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Remote Interpreting: The New Normal

Jan 27, 2021 | Interpreter Education

by: Brooke LaTurno, EIPA 3.8 - NIR Interpreter Coordinator

Remote Interpreting: The New Normal

Remote interpreting has become more widespread in our industry since the COVID-19 pandemic began.

Whether you have been interpreting remotely for years, for months, or just a few days, there are some best practices that can improve the way you experience your assignments.

This post explores those best practices.

The New Landscape

While there are benefits such as safety, nationwide opportunities, and convenience in remote work, there are also significant challenges.

What are the challenges?

  • Creating a workstation
  • Using new technology
  • Prepping for the assignment
  • Work-life balance
  • Let’s walk through some tips for each.

1. Creating a Workstation

Pick a room that is private, quiet, and well lit. You will want to have the following items on hand:

  • work surface
  • ergonomic chair
  • computer
  • quality webcam
  • headset
  • reliable internet connection
  • solid color backdrop
  • backup video-capable device

Consider the following:


  • Good lighting will ensure clients can see you clearly and will protect you from eye strain.
  • Avoid bright lights that create screen glare
  • Seek out natural light sources when possible.


  • Adjust your chair height and angle and sit back in the chair.
  • The chair should support your lower back.


  • Your device should sit an arm’s length away from your body.
  • Your eyes should be in line with the top of the screen, or just below.
  • Rest your eyes by following the 20:20:20 rule in which you look 20 feet away for 20 seconds every 20 minutes.
  • When staring at computer screens, we tend to blink less often: be sure your eyes do not dry out while on a long assignment.

2. Using New Technology

Familiarize yourself with the software you’ll be using before the assignment.

Below is some of the basic information you will want to know, before accepting remote work (using Zoom)


  • How to mute/unmute yourself
  • How to start/stop your video
  • How to enter/exit full screen


  • How to rename yourself
  • How to use the chat feature (1-on-1 vs Everyone)
  • How to raise/lower your hand

Focusing on What’s Important

  • How to hide/show participants
  • How to move the participants’ panel
  • How to pin a participants’ video
  • Speaker View vs Gallery View
  • How to adjust the size of the Host’s screen/video (during screen share)

A Graceful Exit

  • How to leave a meeting

3. Prepping for the Assignment

Get as much information ahead of time as possible and try to make a game plan with your team before the assignment, so you both know what to expect.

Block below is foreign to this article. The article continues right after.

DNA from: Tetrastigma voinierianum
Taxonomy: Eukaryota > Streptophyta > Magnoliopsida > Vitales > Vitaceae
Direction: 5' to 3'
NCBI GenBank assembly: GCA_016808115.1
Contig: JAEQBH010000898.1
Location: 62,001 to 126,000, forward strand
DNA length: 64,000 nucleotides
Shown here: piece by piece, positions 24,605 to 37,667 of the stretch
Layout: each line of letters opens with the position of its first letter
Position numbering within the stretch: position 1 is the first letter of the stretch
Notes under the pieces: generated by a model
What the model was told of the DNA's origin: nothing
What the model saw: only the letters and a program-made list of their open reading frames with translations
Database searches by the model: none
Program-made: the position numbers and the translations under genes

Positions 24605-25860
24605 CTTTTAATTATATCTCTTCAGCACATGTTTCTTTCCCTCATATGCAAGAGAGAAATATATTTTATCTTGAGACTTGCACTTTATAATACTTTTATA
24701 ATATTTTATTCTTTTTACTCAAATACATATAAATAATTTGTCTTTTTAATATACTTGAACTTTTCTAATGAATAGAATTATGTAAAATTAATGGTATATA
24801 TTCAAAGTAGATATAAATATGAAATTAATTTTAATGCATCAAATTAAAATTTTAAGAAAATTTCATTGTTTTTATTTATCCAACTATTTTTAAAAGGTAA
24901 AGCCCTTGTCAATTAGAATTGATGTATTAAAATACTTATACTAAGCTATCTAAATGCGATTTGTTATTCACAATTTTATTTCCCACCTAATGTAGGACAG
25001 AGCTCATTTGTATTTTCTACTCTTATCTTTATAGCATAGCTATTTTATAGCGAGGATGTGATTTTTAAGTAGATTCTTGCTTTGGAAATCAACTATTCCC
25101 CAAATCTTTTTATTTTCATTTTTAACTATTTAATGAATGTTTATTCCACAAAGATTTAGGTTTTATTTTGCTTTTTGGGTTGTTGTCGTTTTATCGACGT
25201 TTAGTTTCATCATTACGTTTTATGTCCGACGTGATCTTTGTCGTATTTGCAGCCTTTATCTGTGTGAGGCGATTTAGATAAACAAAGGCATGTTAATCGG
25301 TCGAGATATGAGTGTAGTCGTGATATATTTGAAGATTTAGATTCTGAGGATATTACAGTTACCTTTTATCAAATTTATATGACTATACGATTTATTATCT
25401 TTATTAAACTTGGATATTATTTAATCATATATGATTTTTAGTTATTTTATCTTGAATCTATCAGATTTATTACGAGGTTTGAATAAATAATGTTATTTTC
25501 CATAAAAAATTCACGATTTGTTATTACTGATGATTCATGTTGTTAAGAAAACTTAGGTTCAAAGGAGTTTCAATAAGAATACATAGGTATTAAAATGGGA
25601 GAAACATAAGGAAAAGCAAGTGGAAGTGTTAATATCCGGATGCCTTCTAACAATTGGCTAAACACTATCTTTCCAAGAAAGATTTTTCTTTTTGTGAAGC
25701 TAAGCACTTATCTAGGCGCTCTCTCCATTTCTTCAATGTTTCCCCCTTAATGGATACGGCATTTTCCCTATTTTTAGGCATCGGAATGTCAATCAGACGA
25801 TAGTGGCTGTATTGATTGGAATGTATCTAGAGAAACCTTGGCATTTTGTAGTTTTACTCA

Below are some questions to consider as you prep:

  • How will you introduce yourself to the clients?
  • - Will there be time before the event begins to confer with the Deaf/hard of hearing/hearing clients?

  • If you are teaming, will the Active Interpreter or the Support Interpreter make introductions?
  • - Will it be verbal or typed?

  • How will you work with your team?
  • - How will you indicate that you need a feed, repair a message, or cue that it is time to switch?

  • When will you discuss your teaming approach to the client(s), so they know when it is time to switch?
  • - Will you provide an opportunity for the client(s) to provide feedback, if needed? How?

  • What about debriefing?
  • - If the Host ends the meeting, will you and your team arrange a separate virtual meeting to debrief?

Make sure you know who to contact for support (the agency? the assignment contact person?) in case something unexpected occurs, or if there are technical difficulties.

Did you know?

Zoom has a built-in feature for spoken language interpreters. Be careful if you are asked to join a Zoom meeting using this avenue – unfortunately, it is not Deaf-friendly and will not work for ASL assignments.

4. Work-Life Balance

Habits of Body

Movement and stretching can help improve stamina and prevent injury.

Stretches for before and after assignments:

  • shoulder rolls
  • neck rolls
  • reach your hands up to the sky
  • seated spinal twist
  • forward fold
  • Stretches that can be used discretely during assignments (off screen):

  • wrist rolls
  • flexing and pointing your feet

It is important to consider ways that you can safeguard your emotional space as well.

Habits of Mind

Stress relief practices prevent burnout and promote well-being.

Consider building on the following:

  • breathing excercises
  • meditation
  • mindfulness
  • working out
  • grounding technique
  • journaling

Whatever helps you to de-stress, make time for it.

If you are a frequent Zoom user, the following keyboard shortcuts may be useful:

First Things First
Mute/Unmute Audio Command + Shift + A Alt + A
Start/Stop Video Command + Shift + V Alt + V
Enter/Exit Full Screen Command + Shift + F Alt + F
Show/Hide Chat Panel Command + Shift + H Alt + H
Raise/Lower Hand Option + Y Alt + Y
Focusing on What Is Important
Display/Hide Participants Panel Command + U Alt + U
View Previous 25 Participants Ctrl + P PageUp
View Next 25 Participants Ctrl + N PageDown
Switch between View/Gallery View Command + Shift + W

Alt + F1

For Speaker

Alt + F2

For Gallery

I hope this Nationwide Interpreter Resource short guide makes you feel more comfortable and confident accepting remote assignments in the future. If there are any tips you have learned from your own experience, please share them in the comments below!

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